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From the staff of the Tampa Bay Times

Toxin rule becomes a election tinder in Miami Senate race

28

July

Sen. Miguel Diaz de la Portilla said late Wednesday he will ask Gov. Rick Scott to fill the two vacancies on the Environmental Regulation Commission and ask the board to reevaluate its decision, made Tuesday, to increase the limits on cancer causing substances in Florida's drinking water sources.

"I stand in opposition to the Environmental Regulation Commission's vote to approve new water standards that permit increases in the levels of several known carcinogens in Florida’s waterways,'' the senator said in the statement. "While some aspects of the proposal are positive, including the regulation of 39 chemicals not currently regulated by the state, other aspects of the proposal are simply unacceptable."

Diaz de la Portilla, a Republican from Miami, took the unusual break from the Republican governor on an issue that has caused enormous concern among environmentalists. He is in a competitive re-election race in a newly-drawn Senate District 37. He faces state Rep. Jose Javier Rodriguez who was among several Miami-Dade officials who spoke in opposition to the rule and last week sent a letter to Scott urging him to postpone the vote until he filled the vacancies. The governor did not respond to the letter.  Download Dade Elected Official Letter to DEP on Toxic Levels_72116 (1)

Diaz de la Portilla noted that had the governor filled the two vacancies -- one for a person representing environmentalists and another representing local government -- the measure may not have passed 3-2.

"I cannot help but think that the vote would have not been 3-2 in favor, but 4-3 against, had a full commission been given the chance to vote on this proposal,'' Diaz de la Portilla said.

Here's Diaz de la Portilla's statement:  I stand in opposition to the Environmental Regulation Commission's vote to approve new water standards that permit increases in the levels of several known carcinogens in Florida’s waterways. While some aspects of the proposal are positive, including the regulation of 39 chemicals not currently regulated by the state, other aspects of the proposal are simply unacceptable.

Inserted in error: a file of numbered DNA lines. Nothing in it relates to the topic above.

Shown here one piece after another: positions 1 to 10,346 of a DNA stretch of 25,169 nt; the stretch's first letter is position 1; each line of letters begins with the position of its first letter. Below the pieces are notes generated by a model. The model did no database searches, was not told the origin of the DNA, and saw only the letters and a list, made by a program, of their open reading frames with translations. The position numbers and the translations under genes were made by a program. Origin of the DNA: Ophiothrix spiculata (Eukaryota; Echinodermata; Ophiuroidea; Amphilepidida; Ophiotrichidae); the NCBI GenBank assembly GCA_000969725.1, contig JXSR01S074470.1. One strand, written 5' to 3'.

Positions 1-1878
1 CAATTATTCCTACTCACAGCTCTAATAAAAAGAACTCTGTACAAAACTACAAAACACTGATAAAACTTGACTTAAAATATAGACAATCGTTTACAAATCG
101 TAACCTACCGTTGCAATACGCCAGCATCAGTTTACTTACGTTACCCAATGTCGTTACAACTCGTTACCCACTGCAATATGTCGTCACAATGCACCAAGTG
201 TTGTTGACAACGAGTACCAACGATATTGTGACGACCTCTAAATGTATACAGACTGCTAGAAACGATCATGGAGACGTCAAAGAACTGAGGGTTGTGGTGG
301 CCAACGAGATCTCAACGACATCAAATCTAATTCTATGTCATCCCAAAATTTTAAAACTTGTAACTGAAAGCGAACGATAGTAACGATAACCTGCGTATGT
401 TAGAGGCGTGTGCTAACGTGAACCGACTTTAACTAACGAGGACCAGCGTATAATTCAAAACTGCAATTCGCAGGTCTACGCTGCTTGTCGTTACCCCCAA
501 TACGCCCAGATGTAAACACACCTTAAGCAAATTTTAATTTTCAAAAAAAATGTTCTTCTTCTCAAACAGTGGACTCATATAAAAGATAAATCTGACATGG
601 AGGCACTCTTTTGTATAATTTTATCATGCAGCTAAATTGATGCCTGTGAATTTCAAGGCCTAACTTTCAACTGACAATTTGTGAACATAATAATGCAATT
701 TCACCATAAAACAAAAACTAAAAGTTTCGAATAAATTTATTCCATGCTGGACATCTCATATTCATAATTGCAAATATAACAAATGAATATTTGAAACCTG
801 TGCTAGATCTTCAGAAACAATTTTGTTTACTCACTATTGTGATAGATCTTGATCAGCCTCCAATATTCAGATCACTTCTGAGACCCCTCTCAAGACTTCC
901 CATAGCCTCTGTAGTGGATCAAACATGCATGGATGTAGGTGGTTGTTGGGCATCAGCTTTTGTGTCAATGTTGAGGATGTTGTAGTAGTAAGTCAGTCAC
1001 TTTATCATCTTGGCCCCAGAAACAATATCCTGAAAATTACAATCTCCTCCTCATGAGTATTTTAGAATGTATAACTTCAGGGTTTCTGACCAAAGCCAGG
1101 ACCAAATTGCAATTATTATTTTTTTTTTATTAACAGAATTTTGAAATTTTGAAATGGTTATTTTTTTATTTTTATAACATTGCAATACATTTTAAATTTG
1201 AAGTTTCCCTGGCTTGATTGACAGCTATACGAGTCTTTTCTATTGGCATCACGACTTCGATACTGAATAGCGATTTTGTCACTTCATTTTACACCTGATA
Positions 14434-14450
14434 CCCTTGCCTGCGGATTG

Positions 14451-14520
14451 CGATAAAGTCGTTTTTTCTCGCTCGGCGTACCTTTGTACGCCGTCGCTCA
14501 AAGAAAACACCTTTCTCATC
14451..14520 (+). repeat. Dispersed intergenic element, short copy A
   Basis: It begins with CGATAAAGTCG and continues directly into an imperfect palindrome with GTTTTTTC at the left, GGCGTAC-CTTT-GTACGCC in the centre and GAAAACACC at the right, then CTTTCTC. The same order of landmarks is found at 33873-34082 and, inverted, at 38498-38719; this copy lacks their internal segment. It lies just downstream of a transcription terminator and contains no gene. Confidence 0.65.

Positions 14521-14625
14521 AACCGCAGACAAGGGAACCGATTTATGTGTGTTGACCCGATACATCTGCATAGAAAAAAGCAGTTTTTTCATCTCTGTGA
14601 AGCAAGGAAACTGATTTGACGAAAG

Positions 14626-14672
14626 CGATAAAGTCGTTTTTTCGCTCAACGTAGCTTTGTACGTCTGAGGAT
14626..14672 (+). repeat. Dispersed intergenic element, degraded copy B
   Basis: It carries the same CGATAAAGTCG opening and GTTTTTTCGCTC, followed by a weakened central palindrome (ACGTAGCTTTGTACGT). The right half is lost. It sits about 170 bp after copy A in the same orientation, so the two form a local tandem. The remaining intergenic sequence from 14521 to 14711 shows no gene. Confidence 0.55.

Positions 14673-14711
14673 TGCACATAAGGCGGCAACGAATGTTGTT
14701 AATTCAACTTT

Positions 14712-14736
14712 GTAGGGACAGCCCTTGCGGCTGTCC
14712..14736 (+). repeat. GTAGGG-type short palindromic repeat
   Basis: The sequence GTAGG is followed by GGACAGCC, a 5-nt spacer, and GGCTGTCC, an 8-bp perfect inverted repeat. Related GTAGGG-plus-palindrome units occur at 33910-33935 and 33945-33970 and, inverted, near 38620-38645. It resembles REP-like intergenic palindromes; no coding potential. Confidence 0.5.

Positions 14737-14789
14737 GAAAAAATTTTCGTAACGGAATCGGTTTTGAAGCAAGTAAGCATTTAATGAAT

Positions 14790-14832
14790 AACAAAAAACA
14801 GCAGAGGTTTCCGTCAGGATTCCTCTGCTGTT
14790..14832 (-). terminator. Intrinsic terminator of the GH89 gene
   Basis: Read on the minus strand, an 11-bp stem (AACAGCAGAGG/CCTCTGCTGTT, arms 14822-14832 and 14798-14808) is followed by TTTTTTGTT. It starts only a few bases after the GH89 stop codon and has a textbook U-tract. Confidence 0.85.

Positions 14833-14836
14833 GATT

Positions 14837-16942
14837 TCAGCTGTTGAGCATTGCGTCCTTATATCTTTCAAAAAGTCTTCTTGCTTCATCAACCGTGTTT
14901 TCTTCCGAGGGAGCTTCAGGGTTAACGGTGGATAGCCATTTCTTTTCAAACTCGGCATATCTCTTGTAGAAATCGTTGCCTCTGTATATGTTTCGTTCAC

For example, the proposal permits levels of the known carcinogen benzene at a level almost twice as high as the federal standard; and the level of arsenic, a deadly substance at almost any level, at levels which are higher than the federal recommendation. Overall, the proposal allows for a 20 percent to a 1,100 percent increase in levels of currently regulated known carcinogens.

I am a Florida native. My family, loved ones, friends and colleagues live in this wonderful state, swim in its waters, and drink plentiful amounts of its water. I cannot understand how allowing for the increase of not one, but multiple known cancer causing agents in our waterways throughout the state makes any logical sense. As a Florida state senator and more importantly, as a father, I simply cannot stand by and do nothing as this indefensible proposal moves forward.

The ERC moved this vote from its scheduled September date to July, effectively eliminating the possibility of much of the state to comment on and consider the risks and impacts of the proposal. Additionally, two seats on the seven-member panel are still vacant – seats that are to be filled by a representative of the environmental community and a representative of local governments. I cannot help but think that the vote would have not been 3-2 in favor, but 4-3 against, had a full commission been given the chance to vote on this proposal. I am at this time writing to Governor Scott to ask him to fill the two crucial vacancies on the ERC as soon as possible. I am also requesting that the ERC reconsider its decision and hold a new vote in September as originally planned. The extra time will enable us to hold public hearings on the matter, and allow for further investigation into the true impact of this proposal.

[Last modified: Thursday, July 28, 2016 9:36am]

    

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